“We, as the Republic of Turkey, fulfill our responsibilities in a serious and sincere manner,” he told a group of journalists.
Turkey had four pilots and 47 military personnel in the United States to receive training, he said. The jets will later be deployed in Turkey’s eastern Malatya province. Turkey’s push to buy the S-400 air defense missile system from Russia has strained relations with the United States, a NATO ally.
U.S. defense officials worry that integrating Russian technology with Turkey’s Western equipment could pose a security breach by making it easier for the Russians to intercept U.S. communications and to target U.S. jets. They also argue the Russian-made system is incompatible with NATO defense equipment.
U.S. officials have suggested that Turkey instead buy the U.S. Patriot missile system. They have threatened to suspend delivery of the jets to Turkey if the Turkish government goes ahead with procurement of Russian systems.
Akar said that while he sees progress in talks with the United States over the creation of a possible safe zone in Syria and the purchase of Patriot systems, Ankara also is preparing for potential U.S. sanctions.
Turkey “makes necessary preparations for what to do if the case comes to” U.S. penalties under the Countering America’s Adversaries Through Sanctions Act (CAATSA), which prohibits business with Russia’s state and private defense and intelligence sectors, he said.
Turkey received a new proposal from the United States regarding the sale of the Patriot system on March 28-29, with new terms concerning price, technology transfer, common production and some terms of the technology update.
The minister also said that his French counterpart Florence Parly had proposed deploying French Samp-T air defense batteries in Turkey. The proposal came during his visit to France with Turkish President Recep Tayyip Erdoğan, he said, adding that a deal could be reached in the coming period as a symbol of “Turkish-French goodwill.”
He added that such a deal would be realized upon Erdoğan’s approval.
Elaborating on recent efforts by Russia and Turkey to preserve a truce in Syria’s northwestern province Idlib, Akar accused the Syrian regime of threatening the ceasefire deal.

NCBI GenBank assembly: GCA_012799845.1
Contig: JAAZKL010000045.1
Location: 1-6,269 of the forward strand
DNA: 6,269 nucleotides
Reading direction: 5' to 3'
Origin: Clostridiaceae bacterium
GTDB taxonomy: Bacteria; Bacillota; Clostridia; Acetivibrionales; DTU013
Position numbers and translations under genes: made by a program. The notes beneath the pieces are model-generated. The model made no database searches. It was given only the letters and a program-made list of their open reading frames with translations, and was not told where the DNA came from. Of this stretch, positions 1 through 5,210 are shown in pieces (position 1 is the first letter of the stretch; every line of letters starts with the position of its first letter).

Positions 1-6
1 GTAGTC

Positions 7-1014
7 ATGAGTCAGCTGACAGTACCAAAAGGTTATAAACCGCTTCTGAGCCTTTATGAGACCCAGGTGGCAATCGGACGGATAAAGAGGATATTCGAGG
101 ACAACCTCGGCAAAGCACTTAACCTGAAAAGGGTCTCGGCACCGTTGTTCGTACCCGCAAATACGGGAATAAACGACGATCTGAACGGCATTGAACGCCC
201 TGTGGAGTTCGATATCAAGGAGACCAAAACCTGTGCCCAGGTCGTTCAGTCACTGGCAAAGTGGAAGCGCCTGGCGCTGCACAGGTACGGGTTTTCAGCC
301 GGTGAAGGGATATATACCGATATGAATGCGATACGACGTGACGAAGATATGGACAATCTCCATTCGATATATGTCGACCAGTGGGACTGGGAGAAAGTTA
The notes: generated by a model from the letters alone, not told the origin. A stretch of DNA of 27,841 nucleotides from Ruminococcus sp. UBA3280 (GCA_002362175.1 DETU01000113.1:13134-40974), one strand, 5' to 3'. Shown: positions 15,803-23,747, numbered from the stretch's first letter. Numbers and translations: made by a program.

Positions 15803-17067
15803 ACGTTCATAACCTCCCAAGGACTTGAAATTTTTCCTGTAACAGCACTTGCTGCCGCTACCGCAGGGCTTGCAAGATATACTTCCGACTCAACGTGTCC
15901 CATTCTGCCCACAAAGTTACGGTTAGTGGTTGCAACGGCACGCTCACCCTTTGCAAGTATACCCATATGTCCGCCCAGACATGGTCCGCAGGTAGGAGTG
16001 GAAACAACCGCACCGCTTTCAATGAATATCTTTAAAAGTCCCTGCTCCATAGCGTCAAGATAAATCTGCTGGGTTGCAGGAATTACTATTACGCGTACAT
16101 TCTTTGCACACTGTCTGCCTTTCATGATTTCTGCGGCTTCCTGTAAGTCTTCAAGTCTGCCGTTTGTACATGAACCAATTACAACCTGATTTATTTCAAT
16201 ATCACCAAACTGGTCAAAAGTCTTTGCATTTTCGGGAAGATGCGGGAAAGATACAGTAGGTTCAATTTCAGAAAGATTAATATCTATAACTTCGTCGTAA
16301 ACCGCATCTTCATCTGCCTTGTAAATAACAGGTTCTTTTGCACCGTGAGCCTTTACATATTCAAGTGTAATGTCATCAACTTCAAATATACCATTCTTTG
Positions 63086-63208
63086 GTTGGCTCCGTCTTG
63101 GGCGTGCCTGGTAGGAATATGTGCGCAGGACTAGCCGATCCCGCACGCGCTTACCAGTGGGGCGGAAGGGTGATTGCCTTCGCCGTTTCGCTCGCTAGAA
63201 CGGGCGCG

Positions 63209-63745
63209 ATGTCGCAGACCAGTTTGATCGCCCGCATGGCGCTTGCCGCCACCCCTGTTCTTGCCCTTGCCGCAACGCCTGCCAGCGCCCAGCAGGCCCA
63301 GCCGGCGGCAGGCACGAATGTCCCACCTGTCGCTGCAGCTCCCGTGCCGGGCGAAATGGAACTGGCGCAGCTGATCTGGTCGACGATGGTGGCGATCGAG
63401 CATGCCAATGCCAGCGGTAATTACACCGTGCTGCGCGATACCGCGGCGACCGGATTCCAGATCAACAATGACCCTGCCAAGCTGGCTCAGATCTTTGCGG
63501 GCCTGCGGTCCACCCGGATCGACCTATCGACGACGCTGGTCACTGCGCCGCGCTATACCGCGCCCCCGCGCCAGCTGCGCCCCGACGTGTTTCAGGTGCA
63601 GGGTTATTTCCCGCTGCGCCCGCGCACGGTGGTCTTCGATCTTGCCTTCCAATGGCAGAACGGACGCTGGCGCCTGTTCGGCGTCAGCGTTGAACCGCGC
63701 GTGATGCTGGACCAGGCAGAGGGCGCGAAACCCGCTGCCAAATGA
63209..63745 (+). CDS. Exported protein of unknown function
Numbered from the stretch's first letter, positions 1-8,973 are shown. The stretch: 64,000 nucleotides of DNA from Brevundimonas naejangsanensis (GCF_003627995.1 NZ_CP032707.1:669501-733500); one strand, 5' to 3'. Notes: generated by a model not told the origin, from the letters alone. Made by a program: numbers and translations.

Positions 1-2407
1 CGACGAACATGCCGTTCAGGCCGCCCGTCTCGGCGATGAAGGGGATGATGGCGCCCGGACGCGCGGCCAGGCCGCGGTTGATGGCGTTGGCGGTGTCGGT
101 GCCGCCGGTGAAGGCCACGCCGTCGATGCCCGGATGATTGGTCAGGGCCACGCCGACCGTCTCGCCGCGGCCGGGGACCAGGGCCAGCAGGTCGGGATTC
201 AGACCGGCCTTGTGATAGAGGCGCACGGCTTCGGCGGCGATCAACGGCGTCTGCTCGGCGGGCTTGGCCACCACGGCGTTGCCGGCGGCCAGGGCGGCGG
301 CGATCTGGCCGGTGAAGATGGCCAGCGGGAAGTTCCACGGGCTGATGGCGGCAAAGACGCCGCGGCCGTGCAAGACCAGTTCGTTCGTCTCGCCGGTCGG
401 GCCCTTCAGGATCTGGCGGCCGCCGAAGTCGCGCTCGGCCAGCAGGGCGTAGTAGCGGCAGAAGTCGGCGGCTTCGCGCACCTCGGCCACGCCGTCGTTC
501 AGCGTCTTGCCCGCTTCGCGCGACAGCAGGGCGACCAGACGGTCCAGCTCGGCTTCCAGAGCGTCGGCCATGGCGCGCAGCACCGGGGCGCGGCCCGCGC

“The regime is doing all that it can to break the status quo, including using barrel bombs [and] land and air offensives,” Akar stated. Asked about the security threat posed against the Turkish soldiers in Turkish observation points, Akar said there are no plans to withdraw troops there.
“Turkish armed forces will not take a step back from wherever they may be,” he said.
Turkish personnel in Russia for training
Turkish military personnel are currently receiving training in Russia for the use of the S-400 air defense system, the defense minister said.
“We’ve sent personnel to Russia for S-400 training that will begin in the coming days and will span the following months,” Akar said, adding that Russian soldiers will also come to Turkey.
“We need to set up an air defense system to protect our 82 million people and our country,” Akar said, stressing that Turkey was under threat of air and missile attacks from Syrian borders.
Kremlin spokesman Dmitry Peskov on May 22 said Moscow sees the negative U.S. approach to Turkey’s purchase of the S-400s as “unacceptable.”
“As Ankara also expressed, the S-400 deal is a done deal,” Peskov said. “Russia considers this kind of approach extremely unfavorable.”
Hurriyet Daily News